The meme mob has moved on. GameStop (NYSE:GME) is no longer the tug-of-war between evil hedge funds and noble cage-rattling masses, if that was ever even the case. Thursday was as pedestrian a day of trading activity for GameStop as we've seen in nearly a month.
Less than 13 million shares of GameStop traded hands on Thursday, the video game retailer's lightest volume since Jan. 12. Remember that crazy time in late January when the stock traded more than 177 million shares for three consecutive trading days? This is the calm after the storm. Even the stock's move on Thursday -- slipping a mere $0.10 or 0.2% on an equally ho-hum market day -- is just blending into the background. It's wearing camouflage, but not because it's ready to battle.
It was a wild ride, and depending on when you hopped on the spaceship you're either really up or really down on the stock right now. Is GameStop the stock that has wrecked your portfolio by plummeting 89% since peaking two weeks ago? Is GameStop the life-altering wealth creator that's nearly a 20-bagger off its 52-week low? No matter where you started -- and no matter where GameStop's been -- things are moving at a different speed now. Unless you're a speculator hoping to cash in on short-term volatility you should be fine with sleepy out-of-the-limelight GameStop. There are far worse things than owning a boring stock again.
It's a whole new game
If you think you know the narrative when it comes to GameStop's current market players you may want to double check the playbill. Most of the short sellers -- including a couple of scorched hedge funds -- have been squeezed out now.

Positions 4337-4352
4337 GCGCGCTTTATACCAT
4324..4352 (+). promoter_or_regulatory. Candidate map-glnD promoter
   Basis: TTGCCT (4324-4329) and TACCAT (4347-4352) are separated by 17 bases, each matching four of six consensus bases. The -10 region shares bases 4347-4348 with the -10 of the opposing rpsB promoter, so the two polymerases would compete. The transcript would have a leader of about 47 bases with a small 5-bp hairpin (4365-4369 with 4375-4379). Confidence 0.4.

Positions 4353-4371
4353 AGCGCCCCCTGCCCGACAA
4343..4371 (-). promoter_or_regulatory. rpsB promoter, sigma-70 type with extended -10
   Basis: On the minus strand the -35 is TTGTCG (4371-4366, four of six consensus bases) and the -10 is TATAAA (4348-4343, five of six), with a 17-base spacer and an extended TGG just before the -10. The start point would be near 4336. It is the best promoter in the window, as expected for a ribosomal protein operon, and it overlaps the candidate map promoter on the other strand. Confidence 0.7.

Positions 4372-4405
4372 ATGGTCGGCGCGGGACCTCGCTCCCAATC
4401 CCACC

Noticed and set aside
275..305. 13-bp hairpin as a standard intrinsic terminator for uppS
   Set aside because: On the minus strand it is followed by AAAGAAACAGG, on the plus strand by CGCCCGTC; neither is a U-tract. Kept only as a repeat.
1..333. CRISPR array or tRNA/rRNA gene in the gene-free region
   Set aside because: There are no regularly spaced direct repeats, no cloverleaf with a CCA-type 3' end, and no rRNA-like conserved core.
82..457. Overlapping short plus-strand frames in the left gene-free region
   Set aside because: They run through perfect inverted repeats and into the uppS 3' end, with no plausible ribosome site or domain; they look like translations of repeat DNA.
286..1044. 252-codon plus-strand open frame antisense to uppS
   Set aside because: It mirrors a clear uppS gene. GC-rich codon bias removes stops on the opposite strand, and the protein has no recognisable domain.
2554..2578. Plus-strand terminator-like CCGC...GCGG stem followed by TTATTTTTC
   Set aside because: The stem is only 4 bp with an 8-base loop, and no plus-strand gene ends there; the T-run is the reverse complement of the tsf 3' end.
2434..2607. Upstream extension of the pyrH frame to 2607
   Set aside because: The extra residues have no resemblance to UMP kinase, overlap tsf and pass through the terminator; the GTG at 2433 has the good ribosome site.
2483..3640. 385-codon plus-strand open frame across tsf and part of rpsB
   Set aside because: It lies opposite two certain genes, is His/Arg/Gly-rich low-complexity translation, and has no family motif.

GameStop began this month with 21.4 million shares sold short, a still beefy 45% of its outstanding float. However, just a couple of weeks earlier there were actually more shares of the struggling retailer shorted than its actual public float. Short interest fell by 70% between mid-January and the end of the month.
The ownership narrative also needs to be clarified. The popular observation is that individual investors were taking it to the man by snapping up GameStop, but this was a stock that began the year with more than 51 million shares held by traditional investment managers. If you want a crazy stat, hedge funds were long more than 15 million shares.
GameStop won't stay boring forever, but it certainly feels that way right now. Here's where it closed in the last three trading days:
- Tuesday: $50.31
- Wednesday: $51.20
- Thursday: $51.10
Speculators may never be able to catch lightning in a bottle again here. Shorts have learned a painful lesson. GameStop may be overvalued by most traditional gauges right now, and the fundamentals continue to deteriorate with every passing year. It's just a dangerous short right now. However, without the naysayers -- and with the market cap still three times higher than it was when the year began -- it's going to take more than a village to get this revolution rally going again.
GameStop remains an endangered retail stock that in a few weeks will post its eleventh consecutive quarter of declining net sales. It will take a lot of work and a lot of dough for the extreme makeover to stick. It's easier to fix yourself in the shadows, so if the stock trades sideways or even drifts lower this would be the best thing for GameStop in the long run. The saga of GameStop as a meme stock is over. There's no time to play around now.
This article represents the opinion of the writer, who may disagree with the "official" recommendation position of a Motley Fool premium advisory service. We're motley! Questioning an investing thesis -- even one of our own -- helps us all think critically about investing and make decisions that help us become smarter, happier, and richer.